I got into an interesting debate with my dad yesterday. To qualify, he claims he is not all that tech savvy, but he is a better than average user of computers, phones and the like. Part of the discussion was about too much data.
I don't believe it is possible to have too much data, especially now that we have so many tools at our disposal to make sense of what we capture. I even have a spreadsheet where I try to capture all of the results of my blood tests, before and after cancer. It paints a certain picture.
Now in regards to blood tests, I can potentially see where having a test every week is overkill. I get tested at least 4 times a year, and last year had 6 or 7 tests. Through those tests I was able to detect that I had gone from being hypothyroid to hyperthyroid in early spring, and that I was actually having issues back into November 2015. Data can be good.
Back in the early 1980's we were all so happy when the Avocet computer came out. We could get miles, speed and things like that in a fairly accurate little unit. It was funny how we even advocated taking the battery out on January 1st to start over on our data collection. Now Strava does that for us.
I used to be a premium member on Strava. I recently shut that off. I didn't feel that I was getting much from this tool as I couldn't really work with my data. It was not even equal to the Garmin site where I could break down power a little bit better, see balance, and get peak numbers. I was a bit disappointed with Strava in regards to number crunching. However, I do love comparing times on segments and the like, in reality this is one type of number crunching, and kind of old school. When we didn't have power and heart rate, if you got dropped, you knew you had work to do. If you stayed on, you were doing ok.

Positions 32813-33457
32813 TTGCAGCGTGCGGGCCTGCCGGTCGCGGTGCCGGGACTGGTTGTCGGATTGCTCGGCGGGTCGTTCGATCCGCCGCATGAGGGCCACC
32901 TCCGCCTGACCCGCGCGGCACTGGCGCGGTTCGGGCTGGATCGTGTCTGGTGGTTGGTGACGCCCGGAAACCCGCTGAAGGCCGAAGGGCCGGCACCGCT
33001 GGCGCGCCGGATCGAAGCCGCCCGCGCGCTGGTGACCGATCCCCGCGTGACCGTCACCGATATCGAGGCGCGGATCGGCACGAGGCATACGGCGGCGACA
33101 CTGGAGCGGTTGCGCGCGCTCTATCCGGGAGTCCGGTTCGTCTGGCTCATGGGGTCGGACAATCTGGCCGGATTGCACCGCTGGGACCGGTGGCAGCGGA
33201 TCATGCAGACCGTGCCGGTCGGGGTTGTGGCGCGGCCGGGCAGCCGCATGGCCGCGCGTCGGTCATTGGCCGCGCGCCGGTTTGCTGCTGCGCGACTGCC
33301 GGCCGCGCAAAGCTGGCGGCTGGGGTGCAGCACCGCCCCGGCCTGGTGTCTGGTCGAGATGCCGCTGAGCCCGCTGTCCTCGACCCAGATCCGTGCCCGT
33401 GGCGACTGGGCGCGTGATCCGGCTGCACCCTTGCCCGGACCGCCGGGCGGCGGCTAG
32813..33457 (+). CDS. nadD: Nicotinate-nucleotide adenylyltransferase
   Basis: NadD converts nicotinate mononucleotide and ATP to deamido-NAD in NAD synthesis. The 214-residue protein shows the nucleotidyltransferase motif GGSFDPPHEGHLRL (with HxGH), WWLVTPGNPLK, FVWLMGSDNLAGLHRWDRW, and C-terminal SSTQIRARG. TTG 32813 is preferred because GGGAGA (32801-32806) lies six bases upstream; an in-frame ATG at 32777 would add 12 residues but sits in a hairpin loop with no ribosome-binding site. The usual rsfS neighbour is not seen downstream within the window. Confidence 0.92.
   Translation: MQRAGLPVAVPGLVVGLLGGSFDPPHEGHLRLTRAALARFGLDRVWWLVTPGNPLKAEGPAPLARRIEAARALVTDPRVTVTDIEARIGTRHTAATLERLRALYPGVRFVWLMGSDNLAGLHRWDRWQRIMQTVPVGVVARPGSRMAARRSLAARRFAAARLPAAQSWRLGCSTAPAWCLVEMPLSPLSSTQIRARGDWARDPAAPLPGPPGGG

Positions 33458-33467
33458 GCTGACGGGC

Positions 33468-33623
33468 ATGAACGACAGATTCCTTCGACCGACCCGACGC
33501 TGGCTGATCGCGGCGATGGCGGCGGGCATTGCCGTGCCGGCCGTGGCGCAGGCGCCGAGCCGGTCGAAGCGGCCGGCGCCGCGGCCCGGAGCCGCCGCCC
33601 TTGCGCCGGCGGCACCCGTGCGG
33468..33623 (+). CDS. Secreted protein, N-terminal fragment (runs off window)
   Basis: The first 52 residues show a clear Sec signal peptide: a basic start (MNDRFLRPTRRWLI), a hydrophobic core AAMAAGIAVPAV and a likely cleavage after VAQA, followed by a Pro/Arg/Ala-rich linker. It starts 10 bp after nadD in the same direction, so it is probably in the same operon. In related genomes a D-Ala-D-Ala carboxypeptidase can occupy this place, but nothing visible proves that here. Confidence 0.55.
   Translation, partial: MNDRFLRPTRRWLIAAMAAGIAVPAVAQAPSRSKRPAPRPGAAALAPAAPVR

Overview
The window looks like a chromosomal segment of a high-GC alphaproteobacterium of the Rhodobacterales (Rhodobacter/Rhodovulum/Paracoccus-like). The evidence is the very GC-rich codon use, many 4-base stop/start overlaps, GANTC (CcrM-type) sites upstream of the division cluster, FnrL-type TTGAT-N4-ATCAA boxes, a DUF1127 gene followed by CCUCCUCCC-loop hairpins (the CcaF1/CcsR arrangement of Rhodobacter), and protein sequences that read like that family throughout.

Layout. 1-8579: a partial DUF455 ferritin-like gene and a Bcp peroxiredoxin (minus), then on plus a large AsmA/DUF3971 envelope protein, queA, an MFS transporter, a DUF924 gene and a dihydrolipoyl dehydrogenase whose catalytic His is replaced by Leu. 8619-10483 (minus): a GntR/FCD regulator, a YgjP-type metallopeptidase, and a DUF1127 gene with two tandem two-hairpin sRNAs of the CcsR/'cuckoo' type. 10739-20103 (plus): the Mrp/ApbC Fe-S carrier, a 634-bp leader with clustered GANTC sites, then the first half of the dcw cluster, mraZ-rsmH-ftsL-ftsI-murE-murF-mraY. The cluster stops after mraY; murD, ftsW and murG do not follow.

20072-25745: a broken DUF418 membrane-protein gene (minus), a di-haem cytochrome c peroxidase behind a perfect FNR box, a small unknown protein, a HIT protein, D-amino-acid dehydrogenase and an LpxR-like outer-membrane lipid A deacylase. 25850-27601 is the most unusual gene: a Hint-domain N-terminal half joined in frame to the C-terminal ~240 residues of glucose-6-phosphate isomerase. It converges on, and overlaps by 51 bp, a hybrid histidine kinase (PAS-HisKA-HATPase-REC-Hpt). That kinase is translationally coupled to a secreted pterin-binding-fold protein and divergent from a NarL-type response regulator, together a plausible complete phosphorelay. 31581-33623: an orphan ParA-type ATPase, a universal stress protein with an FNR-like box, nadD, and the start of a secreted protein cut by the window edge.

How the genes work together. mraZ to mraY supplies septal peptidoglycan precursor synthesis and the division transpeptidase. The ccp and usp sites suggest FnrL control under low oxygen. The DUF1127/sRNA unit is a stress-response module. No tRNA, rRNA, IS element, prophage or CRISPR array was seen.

I have been using the Watteam PowerBeat, a low cost ($499) power meter that is DIY installation.
Effectively, you are given a tool that locates the sensor on the right of the picture onto the crank arms, and then bond them into place. The sending units on the left send a signal and data to a Garmin or similar computer for calculation and storage of the data.
I have been happy somewhat, since I didn't have a powermeter for a while, and feel that when paired with many things that power can be a valuable tool. I did have an issue with one sensor, and had to replace it. My other issue that I currently have is that the sensor placement is a little vague. If that sensor it placed a few millimeters too close to the bb, it will not register enough watts, or too close to the pedal and it will detect more flex and register too many watts. How do you really know what the most optimum placement is and get an accurate number?
Simplified Powermeter Theory
A small part of the power debate is getting a number and sticking with it. Most people are happy with that. They get their power number and they can brag or whatever. Here is the reality, why do you even capture data about your training?
I would hope that the goal with using a Garmin, or some type of computer is so that you can analyze the data, and use it to improve. Now here is where the debate begins, what data is important, how much helps, and can you focus on the data to make sense of it and derive value? How exactly do you adjust and improve? What is the best way to do so?